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Former Egyptian President Hosni Mubarak, 85, is escorted by medical and security personnel into an ambulance to be taken by helicopter ambulance from Maadi Military Hospital to the Cairo Police Academy--turned--court, Cairo, Egypt, Sunday, Aug. 25, 2013. Mubarak, under house arrest after being released from detention last week, is standing retrial in charges of complicity in the killings of protesters during 2011 Egyptian uprising. (Amr Nabil/AP)
Former Egyptian President Hosni Mubarak, 85, is escorted by medical and security personnel into an ambulance to be taken by helicopter ambulance from Maadi Military Hospital to the Cairo Police Academy--turned--court, Cairo, Egypt, Sunday, Aug. 25, 2013. Mubarak, under house arrest after being released from detention last week, is standing retrial in charges of complicity in the killings of protesters during 2011 Egyptian uprising. (Amr Nabil/AP)

Egypt’s ousted leader Mubarak sentenced to three years in jail for stealing public funds Add to ...

An Egyptian court on Wednesday sentenced ousted president Hosni Mubarak to three years in prison on charges of stealing public funds.

“He should have treated people close and far from him equally,” said Judge Osama Shaheen, as Mubarak looked on from a cage flanked by his sons, who were sentenced to four years in jail on the same charges. “Instead of abiding by the constitution and laws, he gave himself and his sons the freedom to take from public funds whatever they wanted to without oversight and without regard.”

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Judicial sources told Reuters that the 23 months Mubarak had spent in jail since the 2011 uprising up to August, when he left prison for house arrest, would be applied against the sentence, meaning the former president will probably serve no more than a year as punishment for the corruption charges.

His sons, who have already spent three years in jail, will also have to serve only one more year to complete their sentence, the sources said.

Four other defendants in the case were acquitted.

The embezzled funds had been assigned for the renovation of presidential palaces but instead were spent on sprucing up family properties.

Mubarak’s former intelligence chief, Abdel Fattah al-Sisi, is poised to be elected president next week in polls that could bolster the legitimacy of a military-backed government.

The verdict may please some Egyptians who lived through three decades of autocracy under Mubarak, but analysts say that business executives still loyal to him remain influential. Rights groups say that abusive practices of the Mubarak regime are alive and well as another former military man prepares to take the reins of power.

TOUGHER SENTENCES

Since former army chief Sisi toppled elected Islamist President Mohamed Mursi in July, courts have handed down tough sentences to members of Mursi’s Muslim Brotherhood and to secular activists. The judiciary is seen by critics as a key tool in a state crackdown against all dissent to the army-backed government.

Wednesday’s ruling was for a financial crime, not a criminal one. However, many prominent activists have recently been given harsher sentences for protesting than Mubarak received for embezzling millions while he served as president. Senior members of the Brotherhood, including the spiritual guide of the Islamist movement, have been sentenced to death.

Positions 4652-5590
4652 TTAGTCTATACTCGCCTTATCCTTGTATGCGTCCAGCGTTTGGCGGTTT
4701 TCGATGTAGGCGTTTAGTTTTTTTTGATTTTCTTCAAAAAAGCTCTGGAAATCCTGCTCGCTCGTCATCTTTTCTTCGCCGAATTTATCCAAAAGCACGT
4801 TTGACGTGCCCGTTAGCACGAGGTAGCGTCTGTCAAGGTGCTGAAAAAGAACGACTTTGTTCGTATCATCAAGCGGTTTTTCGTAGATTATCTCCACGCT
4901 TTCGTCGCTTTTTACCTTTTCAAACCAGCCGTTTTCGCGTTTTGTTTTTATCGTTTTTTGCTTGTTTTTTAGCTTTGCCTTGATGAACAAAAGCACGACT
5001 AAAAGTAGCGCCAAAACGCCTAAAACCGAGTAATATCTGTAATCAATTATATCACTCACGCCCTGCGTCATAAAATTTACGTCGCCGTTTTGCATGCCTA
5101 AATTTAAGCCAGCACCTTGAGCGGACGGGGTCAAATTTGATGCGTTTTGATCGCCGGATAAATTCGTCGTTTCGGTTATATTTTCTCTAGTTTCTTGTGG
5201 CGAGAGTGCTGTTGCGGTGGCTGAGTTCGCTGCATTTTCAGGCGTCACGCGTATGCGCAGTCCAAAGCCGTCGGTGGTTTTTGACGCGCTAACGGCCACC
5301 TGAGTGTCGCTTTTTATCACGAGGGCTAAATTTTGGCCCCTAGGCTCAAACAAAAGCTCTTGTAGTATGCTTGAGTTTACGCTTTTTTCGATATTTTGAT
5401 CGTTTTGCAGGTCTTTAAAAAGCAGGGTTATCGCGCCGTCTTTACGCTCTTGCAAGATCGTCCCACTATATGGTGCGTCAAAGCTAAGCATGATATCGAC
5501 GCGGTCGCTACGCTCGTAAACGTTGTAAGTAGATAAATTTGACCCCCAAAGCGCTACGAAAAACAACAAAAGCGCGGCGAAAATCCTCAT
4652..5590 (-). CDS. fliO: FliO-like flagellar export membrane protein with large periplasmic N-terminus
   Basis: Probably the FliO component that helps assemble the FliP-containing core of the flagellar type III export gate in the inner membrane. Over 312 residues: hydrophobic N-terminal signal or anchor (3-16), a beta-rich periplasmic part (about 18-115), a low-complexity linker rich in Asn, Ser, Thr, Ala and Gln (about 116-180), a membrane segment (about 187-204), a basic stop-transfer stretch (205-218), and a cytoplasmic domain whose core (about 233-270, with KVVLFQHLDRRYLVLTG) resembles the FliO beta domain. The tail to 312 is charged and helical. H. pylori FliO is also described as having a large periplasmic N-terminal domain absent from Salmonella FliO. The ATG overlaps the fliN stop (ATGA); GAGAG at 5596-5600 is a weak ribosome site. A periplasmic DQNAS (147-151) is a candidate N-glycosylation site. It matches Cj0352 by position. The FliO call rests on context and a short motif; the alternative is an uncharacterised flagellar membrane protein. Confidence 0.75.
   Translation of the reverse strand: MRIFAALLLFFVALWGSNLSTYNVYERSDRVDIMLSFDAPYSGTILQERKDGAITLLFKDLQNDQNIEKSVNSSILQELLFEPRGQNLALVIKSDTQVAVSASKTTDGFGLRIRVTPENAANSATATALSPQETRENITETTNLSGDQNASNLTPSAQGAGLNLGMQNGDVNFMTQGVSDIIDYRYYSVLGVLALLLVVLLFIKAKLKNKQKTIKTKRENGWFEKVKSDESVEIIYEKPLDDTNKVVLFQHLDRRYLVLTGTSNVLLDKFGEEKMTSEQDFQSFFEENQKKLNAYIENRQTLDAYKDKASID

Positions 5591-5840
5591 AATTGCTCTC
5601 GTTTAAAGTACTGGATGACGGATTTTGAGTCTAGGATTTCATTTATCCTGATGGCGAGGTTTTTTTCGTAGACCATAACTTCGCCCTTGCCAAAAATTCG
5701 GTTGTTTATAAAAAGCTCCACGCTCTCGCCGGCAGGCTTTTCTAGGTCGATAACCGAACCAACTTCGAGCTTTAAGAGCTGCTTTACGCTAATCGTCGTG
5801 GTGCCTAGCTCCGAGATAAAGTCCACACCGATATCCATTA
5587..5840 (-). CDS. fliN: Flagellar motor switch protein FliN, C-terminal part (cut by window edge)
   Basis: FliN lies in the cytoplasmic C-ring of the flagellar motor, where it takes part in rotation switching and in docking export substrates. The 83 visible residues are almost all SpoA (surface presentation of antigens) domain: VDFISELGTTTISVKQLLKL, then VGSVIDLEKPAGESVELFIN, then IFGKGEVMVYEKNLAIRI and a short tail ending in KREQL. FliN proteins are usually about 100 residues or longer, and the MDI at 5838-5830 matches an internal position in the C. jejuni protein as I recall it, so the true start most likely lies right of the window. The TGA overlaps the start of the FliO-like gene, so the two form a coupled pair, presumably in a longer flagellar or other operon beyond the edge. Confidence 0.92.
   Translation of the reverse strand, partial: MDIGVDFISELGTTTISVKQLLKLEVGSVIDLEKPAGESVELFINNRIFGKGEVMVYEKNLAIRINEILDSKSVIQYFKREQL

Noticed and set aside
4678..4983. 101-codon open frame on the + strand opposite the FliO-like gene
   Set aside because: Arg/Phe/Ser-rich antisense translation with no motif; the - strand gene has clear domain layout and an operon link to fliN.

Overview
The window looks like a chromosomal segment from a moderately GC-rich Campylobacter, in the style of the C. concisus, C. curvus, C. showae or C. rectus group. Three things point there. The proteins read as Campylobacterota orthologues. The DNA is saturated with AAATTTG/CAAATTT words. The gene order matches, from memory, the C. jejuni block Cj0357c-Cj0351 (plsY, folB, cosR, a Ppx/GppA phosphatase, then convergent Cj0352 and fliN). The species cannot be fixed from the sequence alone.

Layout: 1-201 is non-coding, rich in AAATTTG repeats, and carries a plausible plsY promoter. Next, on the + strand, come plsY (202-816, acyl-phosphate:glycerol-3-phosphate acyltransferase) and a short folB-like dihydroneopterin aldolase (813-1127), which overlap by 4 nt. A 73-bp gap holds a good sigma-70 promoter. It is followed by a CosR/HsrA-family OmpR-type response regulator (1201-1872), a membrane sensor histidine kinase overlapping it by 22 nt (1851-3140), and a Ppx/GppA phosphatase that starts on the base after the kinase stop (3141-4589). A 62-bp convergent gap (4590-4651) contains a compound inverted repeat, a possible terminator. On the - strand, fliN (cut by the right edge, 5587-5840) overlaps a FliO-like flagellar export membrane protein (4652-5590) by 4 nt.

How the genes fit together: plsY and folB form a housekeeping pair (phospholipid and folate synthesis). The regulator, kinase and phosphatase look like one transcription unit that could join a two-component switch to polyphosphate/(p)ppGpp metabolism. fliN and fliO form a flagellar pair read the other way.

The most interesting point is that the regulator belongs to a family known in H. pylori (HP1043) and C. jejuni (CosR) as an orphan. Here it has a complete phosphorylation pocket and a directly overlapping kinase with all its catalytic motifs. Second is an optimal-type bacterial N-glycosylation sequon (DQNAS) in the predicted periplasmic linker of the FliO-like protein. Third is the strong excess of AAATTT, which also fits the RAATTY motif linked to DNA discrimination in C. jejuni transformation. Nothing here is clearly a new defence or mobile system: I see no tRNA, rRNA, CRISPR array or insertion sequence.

A court in the Nile Delta province of Mansoura sentenced 155 Brotherhood supporters, some of them students, to jail terms on Wednesday, giving 54 of them life sentences. The case was related to violence after Morsi’s ouster, and charges included membership in a banned group and instigating violence.

Police fired tear gas at demonstrators chanting against the verdict outside the Mansoura court. In Alexandria, police also used tear gas against students protesting at its university, some of them over a jail term imposed on a fellow student.

Some activists, reacting to the verdict on Twitter, compared the sentence for Mubarak and his sons to a Tuesday ruling against Mahienour el-Masri, a young revolutionary activist. Masri was sentenced to two years in jail for protesting without a permit, violating a law passed in November that tightly regulates the right to protest.

Leaders of Mubarak’s former ruling party were banned last month from running in any coming elections, but the court order did not list any names, drawing complaints that a lack of clarity could blunt the move’s impact.

The court fined Mubarak and his sons 21.197 million Egyptian pounds ($2.98 million) and ordered them to repay about 125 million Egyptian pounds of funds the court said they had stolen. Mubarak, 86, wore a dark suit at the trial, while his sons wore white prison garb.

Alaa and Gamal became very wealthy businessmen during their father’s presidency. Gamal, once widely seen as Mubarak’s successor, and his brother were part of a strong patronage network that entrenched a system of “crony capitalism” that enriched an elite few while tens of millions of Egyptians lived in poverty.

Mubarak has been under house arrest at a military hospital since August pending retrial in a case of complicity in killing protesters during the 2011 uprising that ended his rule.

The website of state newspaper Al-Ahram reported that the court had ordered Mubarak transferred to Tora Prison, where his sons are jailed. His health may mean that he will be held at the prison’s hospital.

He is also accused in two other cases of corruption that have yet to come to court.

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